It's Official: Global Carbon Levels Surpassed 400 ppm for Entire Month

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It's Official: Global Carbon Levels Surpassed 400 ppm for Entire Month

National Oceanic and Atmospheric Administration says level sets new record for world's atmosphere

An animation showing how carbon dioxide moves around the planet. (Screenshot: NASA/YouTube)

Marking yet another grim milestone for an ever-warming planet, the National Oceanic and Atmospheric Administration revealed on Wednesday that, for the first time in recorded history, global levels of carbon dioxide in the atmosphere averaged over 400 parts per million (ppm) for an entire month—in March 2015.

"This marks the fact that humans burning fossil fuels have caused global carbon dioxide concentrations to rise more than 120 parts per million since pre-industrial times," said Pieter Tans, lead scientist of NOAA’s Global Greenhouse Gas Reference Network, in a press statement. "Half of that rise has occurred since 1980."

This is not the first time the benchmark of 400 ppm has been reached.

"We first reported 400 ppm when all of our Arctic sites reached that value in the spring of 2012," explained Tans. "In 2013 the record at NOAA’s Mauna Loa Observatory first crossed the 400 ppm threshold."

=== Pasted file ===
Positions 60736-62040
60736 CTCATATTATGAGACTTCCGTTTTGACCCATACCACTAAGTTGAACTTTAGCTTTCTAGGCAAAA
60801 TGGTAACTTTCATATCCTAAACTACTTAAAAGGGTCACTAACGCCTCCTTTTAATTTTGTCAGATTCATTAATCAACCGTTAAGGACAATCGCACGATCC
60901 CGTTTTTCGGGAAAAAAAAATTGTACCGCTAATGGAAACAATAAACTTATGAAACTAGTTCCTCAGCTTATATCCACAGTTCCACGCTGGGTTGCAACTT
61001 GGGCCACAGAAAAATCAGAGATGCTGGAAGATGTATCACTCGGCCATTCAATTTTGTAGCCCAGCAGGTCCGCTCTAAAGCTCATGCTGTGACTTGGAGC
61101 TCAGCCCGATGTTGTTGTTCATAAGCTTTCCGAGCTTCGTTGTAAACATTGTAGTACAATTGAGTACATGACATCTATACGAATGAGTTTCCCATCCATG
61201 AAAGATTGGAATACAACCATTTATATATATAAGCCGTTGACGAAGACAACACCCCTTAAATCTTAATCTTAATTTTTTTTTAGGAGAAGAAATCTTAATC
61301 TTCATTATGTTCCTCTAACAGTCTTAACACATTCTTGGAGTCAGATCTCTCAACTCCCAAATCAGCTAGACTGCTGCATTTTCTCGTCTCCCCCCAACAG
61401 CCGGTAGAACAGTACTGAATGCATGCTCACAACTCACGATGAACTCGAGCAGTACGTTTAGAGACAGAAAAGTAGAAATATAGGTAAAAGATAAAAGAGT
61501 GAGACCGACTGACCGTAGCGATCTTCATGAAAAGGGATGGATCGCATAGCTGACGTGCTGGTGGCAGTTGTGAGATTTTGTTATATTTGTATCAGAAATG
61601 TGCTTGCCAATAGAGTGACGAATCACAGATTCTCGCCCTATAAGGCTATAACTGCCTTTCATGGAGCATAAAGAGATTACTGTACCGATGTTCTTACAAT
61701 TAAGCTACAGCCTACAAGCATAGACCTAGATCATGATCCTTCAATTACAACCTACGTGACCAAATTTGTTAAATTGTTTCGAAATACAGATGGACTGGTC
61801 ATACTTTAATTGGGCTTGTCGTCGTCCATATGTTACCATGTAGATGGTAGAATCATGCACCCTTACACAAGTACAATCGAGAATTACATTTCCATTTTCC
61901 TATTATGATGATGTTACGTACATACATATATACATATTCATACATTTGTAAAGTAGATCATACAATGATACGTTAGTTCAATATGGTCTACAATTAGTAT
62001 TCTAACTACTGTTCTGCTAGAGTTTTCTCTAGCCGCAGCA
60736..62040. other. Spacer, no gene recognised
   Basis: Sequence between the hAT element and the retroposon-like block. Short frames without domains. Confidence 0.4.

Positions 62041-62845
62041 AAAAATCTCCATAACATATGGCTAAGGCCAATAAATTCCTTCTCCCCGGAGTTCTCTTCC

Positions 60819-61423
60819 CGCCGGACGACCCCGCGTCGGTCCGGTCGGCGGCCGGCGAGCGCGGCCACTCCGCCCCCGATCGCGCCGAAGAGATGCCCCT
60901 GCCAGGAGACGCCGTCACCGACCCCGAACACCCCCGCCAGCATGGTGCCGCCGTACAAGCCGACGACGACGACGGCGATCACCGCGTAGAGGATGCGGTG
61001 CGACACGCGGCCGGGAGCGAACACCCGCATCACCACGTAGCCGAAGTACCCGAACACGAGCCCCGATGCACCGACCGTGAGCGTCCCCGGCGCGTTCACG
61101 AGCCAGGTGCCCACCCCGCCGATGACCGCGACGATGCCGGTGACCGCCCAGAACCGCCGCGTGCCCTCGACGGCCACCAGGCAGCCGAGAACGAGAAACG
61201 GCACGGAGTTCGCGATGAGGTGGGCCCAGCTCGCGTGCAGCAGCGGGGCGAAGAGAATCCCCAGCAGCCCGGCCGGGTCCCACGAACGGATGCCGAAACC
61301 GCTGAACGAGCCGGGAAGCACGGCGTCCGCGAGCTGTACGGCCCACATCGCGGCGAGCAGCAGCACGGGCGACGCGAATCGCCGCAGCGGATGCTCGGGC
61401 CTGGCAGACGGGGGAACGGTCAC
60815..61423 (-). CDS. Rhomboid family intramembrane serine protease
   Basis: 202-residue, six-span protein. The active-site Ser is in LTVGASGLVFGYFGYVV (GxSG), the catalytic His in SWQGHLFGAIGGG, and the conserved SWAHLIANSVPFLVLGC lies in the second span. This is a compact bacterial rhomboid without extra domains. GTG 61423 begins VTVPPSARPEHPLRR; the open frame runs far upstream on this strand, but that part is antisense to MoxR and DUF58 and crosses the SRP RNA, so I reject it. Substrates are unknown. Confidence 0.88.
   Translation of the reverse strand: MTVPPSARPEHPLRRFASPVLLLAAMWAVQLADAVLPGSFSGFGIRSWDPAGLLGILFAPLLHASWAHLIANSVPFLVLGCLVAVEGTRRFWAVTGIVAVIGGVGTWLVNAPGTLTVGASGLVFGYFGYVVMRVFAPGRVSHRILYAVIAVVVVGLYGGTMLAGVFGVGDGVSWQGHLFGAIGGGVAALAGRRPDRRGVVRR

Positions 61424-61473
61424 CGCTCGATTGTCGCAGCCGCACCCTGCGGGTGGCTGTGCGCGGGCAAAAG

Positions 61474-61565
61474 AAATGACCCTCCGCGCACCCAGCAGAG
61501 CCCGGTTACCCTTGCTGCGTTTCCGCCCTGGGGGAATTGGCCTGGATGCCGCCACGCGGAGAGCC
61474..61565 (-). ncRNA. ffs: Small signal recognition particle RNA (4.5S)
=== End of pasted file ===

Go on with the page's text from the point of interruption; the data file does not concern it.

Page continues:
However, Tans said that reaching 400 ppm across the planet for an entire month is a "significant milestone."

A tweet released by NOAA on Wednesday shows that this development is consistent with rising levels over recent years.

However, zooming to a wider historical lens shows an even more dramatic increase. During pre-industrial times, CO2 levels were at 280 ppm. Scientists have warned that, in order to achieve safe levels, CO2 must be brought down to a maximum of 350ppm—the number from which the environmental organization 350.org derives its name.

Bill Snape, senior counsel to the Center for Biological Diversity, told Common Dreams, "The fact that we are now firmly over 400 ppm for first time in human history indicates to me that we ought to be moving with much more urgency to fix the underlying problem."

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